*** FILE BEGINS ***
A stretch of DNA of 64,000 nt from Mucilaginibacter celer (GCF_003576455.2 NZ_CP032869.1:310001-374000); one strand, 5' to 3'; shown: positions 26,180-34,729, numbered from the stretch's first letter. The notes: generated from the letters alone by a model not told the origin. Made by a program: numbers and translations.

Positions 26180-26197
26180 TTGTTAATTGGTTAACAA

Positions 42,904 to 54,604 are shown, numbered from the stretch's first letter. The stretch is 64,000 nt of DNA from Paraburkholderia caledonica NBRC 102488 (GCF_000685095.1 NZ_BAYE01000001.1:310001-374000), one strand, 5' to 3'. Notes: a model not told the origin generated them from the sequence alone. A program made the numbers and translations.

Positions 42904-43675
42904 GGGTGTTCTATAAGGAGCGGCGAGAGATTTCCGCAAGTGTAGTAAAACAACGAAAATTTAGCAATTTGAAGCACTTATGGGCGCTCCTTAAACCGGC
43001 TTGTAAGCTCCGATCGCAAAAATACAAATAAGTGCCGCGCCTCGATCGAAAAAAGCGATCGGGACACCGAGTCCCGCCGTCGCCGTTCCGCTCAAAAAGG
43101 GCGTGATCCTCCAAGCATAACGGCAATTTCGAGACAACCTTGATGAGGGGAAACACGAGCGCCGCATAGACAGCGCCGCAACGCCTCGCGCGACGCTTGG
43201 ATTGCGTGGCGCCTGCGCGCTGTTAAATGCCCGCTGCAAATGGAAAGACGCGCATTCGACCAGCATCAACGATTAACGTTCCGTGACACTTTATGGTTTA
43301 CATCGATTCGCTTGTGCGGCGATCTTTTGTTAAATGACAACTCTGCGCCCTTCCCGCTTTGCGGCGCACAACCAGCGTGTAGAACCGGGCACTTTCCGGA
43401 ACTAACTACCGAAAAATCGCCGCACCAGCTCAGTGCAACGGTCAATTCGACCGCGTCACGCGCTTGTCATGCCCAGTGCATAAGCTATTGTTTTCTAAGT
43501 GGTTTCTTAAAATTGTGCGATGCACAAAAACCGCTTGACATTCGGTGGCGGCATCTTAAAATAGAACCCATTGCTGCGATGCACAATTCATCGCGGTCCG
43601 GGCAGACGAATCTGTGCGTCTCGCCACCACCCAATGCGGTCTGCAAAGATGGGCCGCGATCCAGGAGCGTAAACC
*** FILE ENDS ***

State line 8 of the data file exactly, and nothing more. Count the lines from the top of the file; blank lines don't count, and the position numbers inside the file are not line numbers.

43101 GCGTGATCCTCCAAGCATAACGGCAATTTCGAGACAACCTTGATGAGGGGAAACACGAGCGCCGCATAGACAGCGCCGCAACGCCTCGCGCGACGCTTGG